Investors must understand that no one, even the automakers themselves, knows what the future holds for alternative vehicle energy sources. The most likely scenario, and the one that will continue to allow automakers to pump out millions of units in volume per year, will be a multi-pronged approach to alternative energy. Some consumers, as sales of the Volt, Nissan Leaf, the Tesla Model X and S presales indicate, are willing to ante up for the currently expensive EV technology. Many have prematurely hypothesized the unviability of the technology despite the inevitable increase in its affordability as it advances. One firm in particular is extremely bullish on EV technology.
For others, hybrids, flex-fuel (look at sugarcane ethanol industry in Brazil), or traditional fuel-efficient gas engines will be adequate. It will become increasingly important, especially because the future of the industry cannot be estimated with 100% certainty and because different consumers have unique driving wants/needs, for automakers to not focus on a particular propulsion technology for its entire line-up but instead to have compelling offerings across all frontiers. General Motors’ recently announced milestone, although deserving little more than a pat on the back in the short run, shows that the automaker has the technological know-how, the financial stability, and the design skills to continue to release high volume autos in the most important consumer segments in the fastest growing economies in the world.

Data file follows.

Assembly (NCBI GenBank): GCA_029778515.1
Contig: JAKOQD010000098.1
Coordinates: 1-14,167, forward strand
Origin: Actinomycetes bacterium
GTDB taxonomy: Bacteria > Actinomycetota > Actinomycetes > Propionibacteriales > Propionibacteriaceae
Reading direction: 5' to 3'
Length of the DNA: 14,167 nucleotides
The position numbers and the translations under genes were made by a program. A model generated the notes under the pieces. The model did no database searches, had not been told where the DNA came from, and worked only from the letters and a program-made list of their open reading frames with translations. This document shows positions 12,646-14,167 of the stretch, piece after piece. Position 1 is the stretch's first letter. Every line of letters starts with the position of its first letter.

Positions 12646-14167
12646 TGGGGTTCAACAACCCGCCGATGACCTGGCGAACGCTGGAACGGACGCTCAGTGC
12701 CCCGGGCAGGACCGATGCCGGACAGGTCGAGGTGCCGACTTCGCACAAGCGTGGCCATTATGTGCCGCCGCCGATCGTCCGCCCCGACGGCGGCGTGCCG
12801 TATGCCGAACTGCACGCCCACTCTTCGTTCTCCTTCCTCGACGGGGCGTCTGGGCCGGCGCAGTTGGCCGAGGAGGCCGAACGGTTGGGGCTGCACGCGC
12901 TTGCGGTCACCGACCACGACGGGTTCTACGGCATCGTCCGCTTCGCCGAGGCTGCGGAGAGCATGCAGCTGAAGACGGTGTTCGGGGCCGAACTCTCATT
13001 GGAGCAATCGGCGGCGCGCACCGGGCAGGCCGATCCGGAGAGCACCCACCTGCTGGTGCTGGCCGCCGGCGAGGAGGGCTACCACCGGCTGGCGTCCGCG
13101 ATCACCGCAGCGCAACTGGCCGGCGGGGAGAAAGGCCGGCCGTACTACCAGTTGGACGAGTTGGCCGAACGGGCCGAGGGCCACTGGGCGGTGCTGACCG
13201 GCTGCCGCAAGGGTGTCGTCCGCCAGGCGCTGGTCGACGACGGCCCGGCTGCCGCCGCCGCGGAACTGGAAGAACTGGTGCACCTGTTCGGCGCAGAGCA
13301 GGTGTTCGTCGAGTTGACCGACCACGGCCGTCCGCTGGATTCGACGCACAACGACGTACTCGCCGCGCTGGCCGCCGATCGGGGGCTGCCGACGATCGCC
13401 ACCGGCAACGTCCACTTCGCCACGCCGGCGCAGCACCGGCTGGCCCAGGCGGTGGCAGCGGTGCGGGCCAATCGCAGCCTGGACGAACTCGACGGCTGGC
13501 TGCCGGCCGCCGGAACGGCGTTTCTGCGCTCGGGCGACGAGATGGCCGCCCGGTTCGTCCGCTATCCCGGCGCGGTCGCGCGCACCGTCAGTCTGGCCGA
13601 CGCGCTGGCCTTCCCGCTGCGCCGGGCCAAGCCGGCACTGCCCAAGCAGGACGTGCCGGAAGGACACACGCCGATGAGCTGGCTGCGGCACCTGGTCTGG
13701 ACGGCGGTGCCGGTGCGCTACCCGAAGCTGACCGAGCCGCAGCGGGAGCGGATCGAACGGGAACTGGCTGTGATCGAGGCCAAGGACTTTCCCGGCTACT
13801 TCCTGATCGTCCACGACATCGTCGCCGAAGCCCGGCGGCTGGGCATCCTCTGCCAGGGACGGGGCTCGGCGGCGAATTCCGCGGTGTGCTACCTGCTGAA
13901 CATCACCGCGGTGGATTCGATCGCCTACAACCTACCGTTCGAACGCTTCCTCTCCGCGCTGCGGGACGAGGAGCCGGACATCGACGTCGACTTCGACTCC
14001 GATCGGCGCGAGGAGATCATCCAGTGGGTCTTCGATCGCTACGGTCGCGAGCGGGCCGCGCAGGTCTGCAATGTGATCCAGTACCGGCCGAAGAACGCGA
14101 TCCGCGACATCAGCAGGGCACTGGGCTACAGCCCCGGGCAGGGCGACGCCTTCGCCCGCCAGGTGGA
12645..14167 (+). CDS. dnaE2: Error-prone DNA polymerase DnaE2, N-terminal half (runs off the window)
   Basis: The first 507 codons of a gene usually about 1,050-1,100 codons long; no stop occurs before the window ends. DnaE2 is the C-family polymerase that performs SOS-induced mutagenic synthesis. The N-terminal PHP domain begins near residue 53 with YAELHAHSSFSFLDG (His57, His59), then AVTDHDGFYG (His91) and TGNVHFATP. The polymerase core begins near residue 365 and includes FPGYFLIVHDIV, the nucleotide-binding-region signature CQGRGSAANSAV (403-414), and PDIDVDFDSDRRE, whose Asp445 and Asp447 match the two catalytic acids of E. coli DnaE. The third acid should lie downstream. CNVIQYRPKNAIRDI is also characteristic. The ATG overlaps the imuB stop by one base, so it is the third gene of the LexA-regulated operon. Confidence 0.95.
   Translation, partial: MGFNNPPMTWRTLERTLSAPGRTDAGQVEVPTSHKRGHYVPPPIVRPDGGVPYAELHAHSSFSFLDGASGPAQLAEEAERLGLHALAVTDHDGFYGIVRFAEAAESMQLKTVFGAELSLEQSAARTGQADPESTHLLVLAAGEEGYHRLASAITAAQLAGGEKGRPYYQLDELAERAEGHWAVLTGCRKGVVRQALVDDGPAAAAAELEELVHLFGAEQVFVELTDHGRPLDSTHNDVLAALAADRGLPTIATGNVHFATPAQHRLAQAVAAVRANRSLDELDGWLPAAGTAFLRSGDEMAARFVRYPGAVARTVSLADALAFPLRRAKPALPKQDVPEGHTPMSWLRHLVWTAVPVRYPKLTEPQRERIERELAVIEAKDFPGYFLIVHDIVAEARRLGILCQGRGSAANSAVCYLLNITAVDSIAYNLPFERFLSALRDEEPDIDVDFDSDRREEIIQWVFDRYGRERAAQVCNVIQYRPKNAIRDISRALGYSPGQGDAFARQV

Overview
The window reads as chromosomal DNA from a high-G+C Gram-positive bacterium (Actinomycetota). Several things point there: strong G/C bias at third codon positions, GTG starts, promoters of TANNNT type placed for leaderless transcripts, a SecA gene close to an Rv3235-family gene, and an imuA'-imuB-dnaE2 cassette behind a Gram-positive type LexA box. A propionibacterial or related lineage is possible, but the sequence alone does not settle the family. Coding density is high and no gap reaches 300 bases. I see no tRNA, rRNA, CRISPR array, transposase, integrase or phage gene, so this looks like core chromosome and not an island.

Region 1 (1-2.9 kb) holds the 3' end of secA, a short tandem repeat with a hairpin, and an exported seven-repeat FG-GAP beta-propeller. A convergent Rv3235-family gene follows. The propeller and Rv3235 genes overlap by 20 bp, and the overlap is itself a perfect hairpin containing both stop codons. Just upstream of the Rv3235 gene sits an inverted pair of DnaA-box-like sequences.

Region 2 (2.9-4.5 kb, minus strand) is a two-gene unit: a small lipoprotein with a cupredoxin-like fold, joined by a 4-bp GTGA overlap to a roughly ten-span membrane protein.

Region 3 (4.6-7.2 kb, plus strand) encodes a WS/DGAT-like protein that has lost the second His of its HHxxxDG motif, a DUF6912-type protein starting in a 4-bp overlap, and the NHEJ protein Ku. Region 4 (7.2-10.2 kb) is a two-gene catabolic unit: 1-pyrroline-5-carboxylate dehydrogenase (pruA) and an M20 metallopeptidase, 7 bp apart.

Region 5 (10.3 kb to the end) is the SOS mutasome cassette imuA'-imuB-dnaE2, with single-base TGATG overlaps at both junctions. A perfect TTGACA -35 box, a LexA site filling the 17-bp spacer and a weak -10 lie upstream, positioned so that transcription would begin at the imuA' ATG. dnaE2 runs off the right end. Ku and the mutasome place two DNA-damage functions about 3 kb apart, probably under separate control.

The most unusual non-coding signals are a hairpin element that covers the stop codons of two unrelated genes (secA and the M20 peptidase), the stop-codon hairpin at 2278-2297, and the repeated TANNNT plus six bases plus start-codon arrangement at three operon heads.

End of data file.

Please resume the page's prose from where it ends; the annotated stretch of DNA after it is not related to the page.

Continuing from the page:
Motley Fool newsletter services recommend Ford and General Motors Company. The Motley Fool owns shares of Ford. gibbstom13 has no positions in the stocks mentioned above. Try any of our Foolish newsletter services free for 30 days. We Fools may not all hold the same opinions, but we all believe that considering a diverse range of insights makes us better investors. The Motley Fool has a disclosure policy.